Carpet bombing DDoS attacks are an increasingly common form of cybercrime because they are harder to detect and block than a traditional targeted attack. However, FastNetMon provides powerful configuration options to help you identify and defend your systems.
What is a carpet bomb DDoS attack?
A typical DDoS attack uses hundreds (or thousands) of compromised systems to overload the resources of a specific target. By generating enough network requests, an unprotected system will eventually crash, making it unavailable to legitimate traffic.
A carpet bomb DDoS attack is slightly different. Rather than attack a single endpoint, thousands of requests are directed at a range of addresses or subnets. This approach allows hackers to target hundreds, or even thousands, of endpoints with malicious traffic. Because more endpoints are attacked, the damage caused can be exponentially greater than a regular DDoS attack.
Carpet bomb attacks can be directed at a range of IP addresses belonging to a specific target, overloading a range of services. Alternatively, hackers may attack a broad range of addresses to overload multiple services simultaneously, obfuscating the intended target and making it harder to identify the perpetrator. The collateral damage and costs of these wide-scale attacks can also be exponentially greater.
Carpet bomb DDoS attacks can overwhelm scrubbing facilities used by enterprise-class organisations to process and filter malicious traffic. Where the scrubbing function is outsourced, cloud redirection budgets can be quickly exhausted, leaving the victim unprotected. Unable to accurately detect an attack, alerting and reporting systems cannot respond effectively.
Give me some examples of carpet bomb DDoS attacks
Because they fly ‘under the radar’, carpet bomb attacks are effective against even the most secure companies, like ISPs. Cool Ideas, one of South Africa’s largest ISPs, became the target of one such attack. Over the course of several days, hackers bombarded a range of IP addresses belonging to the ISP – including those used by their customers. Eventually the attack brought down Cool Idea’s connections to other ISPs, preventing any of their customers from accessing the internet.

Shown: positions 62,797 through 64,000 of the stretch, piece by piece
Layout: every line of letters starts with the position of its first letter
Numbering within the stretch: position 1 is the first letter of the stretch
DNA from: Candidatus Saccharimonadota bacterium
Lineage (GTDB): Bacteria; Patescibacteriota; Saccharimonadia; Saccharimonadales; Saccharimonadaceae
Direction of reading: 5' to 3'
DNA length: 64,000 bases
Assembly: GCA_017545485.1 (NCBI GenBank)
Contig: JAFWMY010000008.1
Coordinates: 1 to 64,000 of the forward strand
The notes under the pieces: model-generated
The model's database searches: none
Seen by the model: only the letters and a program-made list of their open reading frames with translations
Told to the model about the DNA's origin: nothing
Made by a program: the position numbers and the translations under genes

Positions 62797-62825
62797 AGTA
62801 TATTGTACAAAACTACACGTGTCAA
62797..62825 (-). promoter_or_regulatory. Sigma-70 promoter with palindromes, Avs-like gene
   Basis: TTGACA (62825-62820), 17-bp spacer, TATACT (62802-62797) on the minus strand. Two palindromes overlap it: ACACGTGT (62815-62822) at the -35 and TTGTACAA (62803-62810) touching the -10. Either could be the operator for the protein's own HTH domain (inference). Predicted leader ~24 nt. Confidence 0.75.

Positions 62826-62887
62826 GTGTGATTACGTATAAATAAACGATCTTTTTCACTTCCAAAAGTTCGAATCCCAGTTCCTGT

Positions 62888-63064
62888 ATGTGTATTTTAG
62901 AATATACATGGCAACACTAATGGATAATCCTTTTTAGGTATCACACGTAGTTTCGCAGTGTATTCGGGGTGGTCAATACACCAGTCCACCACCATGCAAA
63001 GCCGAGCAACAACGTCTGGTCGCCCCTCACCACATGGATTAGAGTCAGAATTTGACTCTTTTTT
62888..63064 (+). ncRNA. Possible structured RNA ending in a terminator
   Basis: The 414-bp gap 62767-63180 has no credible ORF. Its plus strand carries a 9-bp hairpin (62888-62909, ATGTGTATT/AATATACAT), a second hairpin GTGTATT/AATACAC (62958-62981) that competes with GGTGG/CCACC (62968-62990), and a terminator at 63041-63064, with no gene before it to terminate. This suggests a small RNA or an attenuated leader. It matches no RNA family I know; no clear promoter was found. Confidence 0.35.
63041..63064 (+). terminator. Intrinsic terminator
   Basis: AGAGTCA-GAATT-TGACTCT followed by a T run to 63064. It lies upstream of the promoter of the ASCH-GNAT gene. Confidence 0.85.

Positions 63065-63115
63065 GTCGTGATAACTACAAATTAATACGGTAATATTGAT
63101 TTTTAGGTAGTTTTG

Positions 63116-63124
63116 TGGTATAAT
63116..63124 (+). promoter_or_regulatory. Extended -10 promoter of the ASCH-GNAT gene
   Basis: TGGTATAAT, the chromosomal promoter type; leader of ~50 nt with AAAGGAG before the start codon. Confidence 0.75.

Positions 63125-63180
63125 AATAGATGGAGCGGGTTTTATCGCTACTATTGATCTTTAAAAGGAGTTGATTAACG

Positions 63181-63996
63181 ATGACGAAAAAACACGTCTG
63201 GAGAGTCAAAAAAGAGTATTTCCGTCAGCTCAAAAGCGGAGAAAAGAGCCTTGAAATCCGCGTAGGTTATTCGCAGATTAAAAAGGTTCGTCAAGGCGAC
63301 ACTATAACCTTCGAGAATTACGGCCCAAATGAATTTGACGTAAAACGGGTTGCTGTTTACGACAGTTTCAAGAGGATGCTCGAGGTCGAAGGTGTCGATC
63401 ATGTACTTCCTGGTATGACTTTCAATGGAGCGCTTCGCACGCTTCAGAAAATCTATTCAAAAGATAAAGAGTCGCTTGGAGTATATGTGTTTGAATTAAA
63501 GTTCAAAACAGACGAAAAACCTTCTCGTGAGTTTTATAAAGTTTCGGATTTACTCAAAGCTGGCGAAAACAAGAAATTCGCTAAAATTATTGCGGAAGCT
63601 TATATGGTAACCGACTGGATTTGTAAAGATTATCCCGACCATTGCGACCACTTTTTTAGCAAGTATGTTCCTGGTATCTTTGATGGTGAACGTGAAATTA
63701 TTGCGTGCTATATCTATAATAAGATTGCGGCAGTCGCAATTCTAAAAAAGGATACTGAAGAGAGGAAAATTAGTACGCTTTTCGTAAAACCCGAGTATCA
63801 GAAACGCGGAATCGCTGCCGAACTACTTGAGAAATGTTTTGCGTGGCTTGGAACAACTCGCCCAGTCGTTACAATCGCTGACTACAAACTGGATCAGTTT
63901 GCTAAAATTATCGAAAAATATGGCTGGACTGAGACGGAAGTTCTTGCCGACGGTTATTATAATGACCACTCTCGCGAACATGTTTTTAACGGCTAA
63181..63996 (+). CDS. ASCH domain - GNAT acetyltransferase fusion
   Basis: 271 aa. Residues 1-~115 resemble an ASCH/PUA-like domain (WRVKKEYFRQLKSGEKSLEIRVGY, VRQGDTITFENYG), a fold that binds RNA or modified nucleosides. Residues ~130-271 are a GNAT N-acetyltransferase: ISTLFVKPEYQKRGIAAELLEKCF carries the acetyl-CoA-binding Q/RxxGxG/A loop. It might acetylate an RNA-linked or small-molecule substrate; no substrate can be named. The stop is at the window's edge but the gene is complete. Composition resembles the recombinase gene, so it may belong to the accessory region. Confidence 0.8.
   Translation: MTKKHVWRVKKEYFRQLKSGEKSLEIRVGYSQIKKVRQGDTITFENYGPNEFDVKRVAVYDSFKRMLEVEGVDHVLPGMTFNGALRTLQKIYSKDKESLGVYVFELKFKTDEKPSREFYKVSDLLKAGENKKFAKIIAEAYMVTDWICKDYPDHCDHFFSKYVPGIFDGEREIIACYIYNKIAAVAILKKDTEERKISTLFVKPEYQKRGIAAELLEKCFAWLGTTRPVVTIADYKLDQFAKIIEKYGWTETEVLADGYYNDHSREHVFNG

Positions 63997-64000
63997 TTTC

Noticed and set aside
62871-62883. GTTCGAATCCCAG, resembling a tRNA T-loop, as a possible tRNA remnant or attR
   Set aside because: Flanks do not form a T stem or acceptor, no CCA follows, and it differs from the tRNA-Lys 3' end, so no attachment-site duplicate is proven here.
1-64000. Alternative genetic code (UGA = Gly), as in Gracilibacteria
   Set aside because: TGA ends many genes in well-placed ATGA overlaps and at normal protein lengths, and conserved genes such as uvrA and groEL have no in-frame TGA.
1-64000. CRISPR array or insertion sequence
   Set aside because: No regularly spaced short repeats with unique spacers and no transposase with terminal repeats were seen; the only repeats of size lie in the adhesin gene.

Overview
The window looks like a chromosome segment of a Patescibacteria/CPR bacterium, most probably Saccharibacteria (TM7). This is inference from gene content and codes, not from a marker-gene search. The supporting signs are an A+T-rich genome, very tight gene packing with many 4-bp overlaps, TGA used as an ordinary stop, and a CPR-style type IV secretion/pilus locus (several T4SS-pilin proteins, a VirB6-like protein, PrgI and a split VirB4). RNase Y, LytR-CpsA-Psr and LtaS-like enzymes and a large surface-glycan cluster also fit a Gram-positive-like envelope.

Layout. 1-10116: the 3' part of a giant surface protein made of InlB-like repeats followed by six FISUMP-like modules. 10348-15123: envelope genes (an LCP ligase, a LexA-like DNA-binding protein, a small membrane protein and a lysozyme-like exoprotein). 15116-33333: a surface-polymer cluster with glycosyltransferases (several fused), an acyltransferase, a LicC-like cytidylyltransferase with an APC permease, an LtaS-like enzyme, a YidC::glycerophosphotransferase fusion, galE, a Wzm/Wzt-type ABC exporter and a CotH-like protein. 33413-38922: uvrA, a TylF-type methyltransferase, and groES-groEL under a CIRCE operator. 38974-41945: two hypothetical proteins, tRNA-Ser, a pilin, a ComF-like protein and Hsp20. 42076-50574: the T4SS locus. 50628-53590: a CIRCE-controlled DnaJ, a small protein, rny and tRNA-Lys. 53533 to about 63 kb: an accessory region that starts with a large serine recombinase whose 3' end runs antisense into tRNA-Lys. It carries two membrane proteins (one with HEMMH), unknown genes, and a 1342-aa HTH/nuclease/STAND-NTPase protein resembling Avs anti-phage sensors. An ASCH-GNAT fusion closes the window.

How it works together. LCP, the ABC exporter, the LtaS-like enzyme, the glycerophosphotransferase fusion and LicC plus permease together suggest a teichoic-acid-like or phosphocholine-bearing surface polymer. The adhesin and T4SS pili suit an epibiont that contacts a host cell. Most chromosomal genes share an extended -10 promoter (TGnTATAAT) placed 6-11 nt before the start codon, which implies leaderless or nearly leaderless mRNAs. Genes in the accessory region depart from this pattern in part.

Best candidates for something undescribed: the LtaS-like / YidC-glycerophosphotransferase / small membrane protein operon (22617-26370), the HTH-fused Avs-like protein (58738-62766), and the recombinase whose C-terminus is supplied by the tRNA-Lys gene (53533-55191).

The technique is so effective that back in 2019, hackers were able to take an entire country offline. Due to low uptake and investment, Liberia had just one undersea fibre connection to the rest of the world at that time. By attacking the country’s two ISPs, criminals were able to overload the connection, effectively cutting Liberia off. Just 6% of the Liberian population use the internet so the effects were relatively moderate – most analysts believe the attack was a proof-of-concept test to measure effectiveness. For the wider IT industry this incident proves the destructive capabilities of DDoS carpet bombing.
Why are carpet bombing attacks increasing in frequency?
Hackers are choosing carpet bomb DDoS attacks for several reasons:
- Attacking a broad range of systems helps to obscure the intended target, ideal for more covert crimes
- DDoS mitigation systems that operate on a per target address basis can themselves be overloaded if thousands of addresses are targeted
- Hackers may combine reflection-amplification techniques to maximise their distributed reach and traffic directed at targets
- By design, carpet bombing DDoS attacks can be quite difficult to detect and mitigate
- Carpet bombing can be more effective – and damaging – than traditional DDoS attack methods
Why are DDoS carpet bombing attacks hard to defend against?
The main reason why carpet bomb DDoS attacks are so difficult to defend against is the actual design of the attack. By targeting a range of devices, the attack often uses a smaller amount of traffic per host. This reduced level of network traffic tends to be below the detection threshold configured in mitigation systems, meaning that defences are never triggered and that the targeted systems experience performance issues – or crash entirely. The methodology may be slightly different, but the effect of a carpet bombing DDoS attack on network devices is the same as any other DDoS attack. Even if some malicious traffic is detected and blocked by a traditional DDoS mitigation detection system, the majority will still reach its target.
The good news is that FastNetMon can be configured to detect and block distributed denial of service carpet bombing attacks.
Configuring FastNetMon to detect and block carpet bombing DDoS attacks
The key to mitigating carpet bombing attacks with FastNetMon is to properly configure per hostgroup thresholds. This will allow you to calculate total traffic for a number of prefixes and to take custom actions when it reaches a specified value.
You can read more about enabling hostgroup counters in FastNetMon in the developer documentation.
To further assist your security and network engineers, FastNetMon has also developed a Grafana dashboard for monitoring advanced hostgroups traffic, providing at a glance access to key metrics.
To learn more about FastNetMon and how we can help you detect and mitigate DDoS carpet bombing attacks, please get in touch.